Now for the hard part. Does anyone have specifications for Dr. Tank's 1937 fighter proposal that was to be powered by a DB601 engine?
     
  7. stona

    stona Well-Known Member

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    A bit off topic but that isn't what the RAF did. It is another BoB myth,sometimes propagated by people who should know better,Bader springs to mind but then he wasn't in 11 Group.
    Squadrons were tasked to intercept a raid according to their geographical position and state of readiness. The composition of the force comprising the raid was irrelevant. It is possible (even likely given the relative numbers) that a raid would be intercepted by Hurricane equipped units with no Spitfires present at all.
    Cheers
    Steve
     
  8. Siegfried

    Siegfried Banned

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    #8 Siegfried, Mar 4, 2012
    Last edited: Mar 4, 2012
    The basic DB603 had been around a long time already. It's possible to immagine the following.

    DB603 ends up in FW 190D or Me 209-II or Me 309 style heavy fighter very early in the war, perhaps considerably earlier than the FW 190A1 appeared.
    It will be a fast 400mph machine (faster than the early 1.3 ata rated FW 190A1) from the get up and go. The Luftwaffe capitalises its advantage over the RAF to a much greater degree as the Mk.V to Mk.IX conversion will take longer.

    The DB601 is not modified into the slightly larger DB605 but instead the DB601E is simply made more refined with the emphasis on improving superchargers and detail refinements to cooling, lubrication, sparking, ignition etc. It hardly lags the DB605 at all.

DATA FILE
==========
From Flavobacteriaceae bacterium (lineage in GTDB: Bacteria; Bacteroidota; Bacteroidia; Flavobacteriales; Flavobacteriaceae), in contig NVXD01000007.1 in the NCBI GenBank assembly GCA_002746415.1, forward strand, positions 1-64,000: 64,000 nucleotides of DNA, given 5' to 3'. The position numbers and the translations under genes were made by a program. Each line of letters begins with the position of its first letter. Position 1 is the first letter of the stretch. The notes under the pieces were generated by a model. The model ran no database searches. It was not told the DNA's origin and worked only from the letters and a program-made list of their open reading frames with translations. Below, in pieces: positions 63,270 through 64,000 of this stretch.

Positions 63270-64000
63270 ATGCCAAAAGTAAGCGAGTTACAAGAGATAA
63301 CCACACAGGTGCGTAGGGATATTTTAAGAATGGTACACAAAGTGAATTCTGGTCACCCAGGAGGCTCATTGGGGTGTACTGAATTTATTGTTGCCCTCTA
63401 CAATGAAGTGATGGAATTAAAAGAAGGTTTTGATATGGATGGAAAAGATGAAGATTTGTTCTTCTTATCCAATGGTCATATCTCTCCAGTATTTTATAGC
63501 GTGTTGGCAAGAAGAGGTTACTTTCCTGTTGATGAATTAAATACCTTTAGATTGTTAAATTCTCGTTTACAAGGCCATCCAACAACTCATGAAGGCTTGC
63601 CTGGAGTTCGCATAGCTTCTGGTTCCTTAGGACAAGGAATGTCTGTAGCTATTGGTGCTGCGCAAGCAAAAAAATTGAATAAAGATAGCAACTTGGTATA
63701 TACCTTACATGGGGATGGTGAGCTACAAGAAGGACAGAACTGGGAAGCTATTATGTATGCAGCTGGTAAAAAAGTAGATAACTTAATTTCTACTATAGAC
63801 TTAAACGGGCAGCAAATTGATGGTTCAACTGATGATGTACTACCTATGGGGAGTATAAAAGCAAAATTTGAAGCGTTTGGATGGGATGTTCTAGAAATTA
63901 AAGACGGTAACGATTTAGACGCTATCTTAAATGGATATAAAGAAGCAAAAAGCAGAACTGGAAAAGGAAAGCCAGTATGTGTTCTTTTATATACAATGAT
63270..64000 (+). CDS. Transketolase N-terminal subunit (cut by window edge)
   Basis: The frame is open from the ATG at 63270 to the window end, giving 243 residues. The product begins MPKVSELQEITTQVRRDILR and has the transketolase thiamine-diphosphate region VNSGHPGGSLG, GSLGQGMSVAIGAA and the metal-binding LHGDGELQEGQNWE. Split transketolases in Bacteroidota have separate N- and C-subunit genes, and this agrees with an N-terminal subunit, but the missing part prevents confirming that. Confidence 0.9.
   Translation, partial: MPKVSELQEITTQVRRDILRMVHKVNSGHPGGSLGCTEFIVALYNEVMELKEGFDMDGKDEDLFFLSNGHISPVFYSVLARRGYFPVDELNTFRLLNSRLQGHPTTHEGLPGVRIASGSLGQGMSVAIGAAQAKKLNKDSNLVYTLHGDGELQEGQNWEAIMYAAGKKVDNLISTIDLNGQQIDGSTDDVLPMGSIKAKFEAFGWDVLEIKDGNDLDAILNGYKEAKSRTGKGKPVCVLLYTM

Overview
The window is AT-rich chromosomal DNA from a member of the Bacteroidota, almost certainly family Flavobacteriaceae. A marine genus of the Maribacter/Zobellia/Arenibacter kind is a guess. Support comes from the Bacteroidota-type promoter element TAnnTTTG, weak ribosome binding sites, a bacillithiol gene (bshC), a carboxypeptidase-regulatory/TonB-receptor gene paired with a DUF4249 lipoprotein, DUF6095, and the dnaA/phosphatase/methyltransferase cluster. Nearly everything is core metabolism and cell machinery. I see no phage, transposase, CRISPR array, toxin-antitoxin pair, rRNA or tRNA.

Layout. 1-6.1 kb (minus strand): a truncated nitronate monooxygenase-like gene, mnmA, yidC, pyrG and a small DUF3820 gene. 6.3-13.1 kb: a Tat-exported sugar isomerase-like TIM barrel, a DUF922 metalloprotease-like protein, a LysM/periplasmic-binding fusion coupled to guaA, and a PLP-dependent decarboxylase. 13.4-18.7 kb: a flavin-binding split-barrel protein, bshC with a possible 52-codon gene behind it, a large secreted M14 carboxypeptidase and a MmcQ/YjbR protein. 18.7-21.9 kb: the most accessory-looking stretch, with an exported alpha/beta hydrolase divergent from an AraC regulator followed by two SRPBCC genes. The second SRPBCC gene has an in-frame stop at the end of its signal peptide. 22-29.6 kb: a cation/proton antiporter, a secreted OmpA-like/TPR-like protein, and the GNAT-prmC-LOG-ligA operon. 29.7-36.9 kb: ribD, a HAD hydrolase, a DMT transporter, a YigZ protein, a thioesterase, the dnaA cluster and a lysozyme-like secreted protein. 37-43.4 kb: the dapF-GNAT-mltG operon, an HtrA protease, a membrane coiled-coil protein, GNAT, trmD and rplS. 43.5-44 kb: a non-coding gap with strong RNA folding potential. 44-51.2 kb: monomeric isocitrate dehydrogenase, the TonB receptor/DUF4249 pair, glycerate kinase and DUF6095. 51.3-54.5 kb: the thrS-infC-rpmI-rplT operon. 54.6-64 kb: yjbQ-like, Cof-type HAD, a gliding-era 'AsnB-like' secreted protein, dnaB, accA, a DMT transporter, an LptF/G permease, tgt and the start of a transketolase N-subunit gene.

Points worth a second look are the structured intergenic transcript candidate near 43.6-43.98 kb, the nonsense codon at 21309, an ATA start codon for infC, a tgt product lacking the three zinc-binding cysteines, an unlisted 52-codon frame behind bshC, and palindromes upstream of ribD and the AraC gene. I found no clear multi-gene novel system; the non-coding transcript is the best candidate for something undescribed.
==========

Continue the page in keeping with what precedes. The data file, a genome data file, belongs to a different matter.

The emphasis on the DB603 means it is developed faster. Morover with the availabillity of the C3 fuel now transfered from BMW 801 to the DB603 the Luftwaffe gets a 1900 to 2000hp engine very early.

    The BMW 801D2 could produce 1700hp with C3 fuel (latter improved) however the DB603 could do 1750hp with B4 87 octane only and the more refined DB603E 1850hp. With the C3 transfered to the DB603A it becomes the DB603G with some 1900hp becomes available. The DB603E with all of the tricks used on the DB601E (inlet port tunning) gets 1850hp on B4 and over 2200-2300 on C3/MW50.

    These sorts of power levels ensure that the Luftwaffe would likely have a mass produced 430-440mph fighter in volume service by the time P-47C and P-51B start appearing.

    The BMW 801 is produced but is used as a 1585hp bomber engine on B4 fuel engine on Ju 88's as well as on transports such as the Ar 234 or bombers such as the He 177B. It replaces a lot of Jumo 211J engines wh8ch become available for transports.

    Premium Ju 88's get the DB603 with C3, providing the Luftwaffe with a bomber almost as fast as the Mosquito and certainly able to provide the Luftwaffe with a fast night fighter.

    The BMW 801 needed C3 fuel to produce adaquet peformance for a fighter, the DB603 would have excelled with this fuel.

    Junkers Jumo 213 becomes superflous and Junkers concentrates on the Jumo 004 and Jumo 222, the latter program not being suspended or delayed. This engine then comes into production in late 43 or early 44 and powers Ju 88, 188 and He 219 aircraft.